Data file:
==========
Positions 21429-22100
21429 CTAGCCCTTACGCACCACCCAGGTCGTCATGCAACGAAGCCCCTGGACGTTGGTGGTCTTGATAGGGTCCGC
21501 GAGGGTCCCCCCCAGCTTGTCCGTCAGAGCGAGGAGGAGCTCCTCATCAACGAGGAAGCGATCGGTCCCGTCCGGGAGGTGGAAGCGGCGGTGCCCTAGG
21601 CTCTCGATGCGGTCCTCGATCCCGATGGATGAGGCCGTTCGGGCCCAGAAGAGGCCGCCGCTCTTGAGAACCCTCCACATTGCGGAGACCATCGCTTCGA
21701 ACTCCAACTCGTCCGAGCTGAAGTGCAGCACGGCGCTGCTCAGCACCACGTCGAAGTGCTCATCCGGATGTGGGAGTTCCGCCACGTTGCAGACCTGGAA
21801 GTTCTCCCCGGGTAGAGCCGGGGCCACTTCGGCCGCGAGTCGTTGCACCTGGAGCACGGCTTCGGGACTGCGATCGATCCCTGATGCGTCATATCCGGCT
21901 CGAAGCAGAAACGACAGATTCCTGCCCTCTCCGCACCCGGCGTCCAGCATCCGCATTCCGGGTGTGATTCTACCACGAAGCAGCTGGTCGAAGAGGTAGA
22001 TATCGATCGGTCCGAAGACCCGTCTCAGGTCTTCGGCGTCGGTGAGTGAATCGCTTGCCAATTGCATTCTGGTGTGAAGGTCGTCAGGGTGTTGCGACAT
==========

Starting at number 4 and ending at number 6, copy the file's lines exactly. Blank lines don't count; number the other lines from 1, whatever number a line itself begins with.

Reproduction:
21601 CTCTCGATGCGGTCCTCGATCCCGATGGATGAGGCCGTTCGGGCCCAGAAGAGGCCGCCGCTCTTGAGAACCCTCCACATTGCGGAGACCATCGCTTCGA
21701 ACTCCAACTCGTCCGAGCTGAAGTGCAGCACGGCGCTGCTCAGCACCACGTCGAAGTGCTCATCCGGATGTGGGAGTTCCGCCACGTTGCAGACCTGGAA
21801 GTTCTCCCCGGGTAGAGCCGGGGCCACTTCGGCCGCGAGTCGTTGCACCTGGAGCACGGCTTCGGGACTGCGATCGATCCCTGATGCGTCATATCCGGCT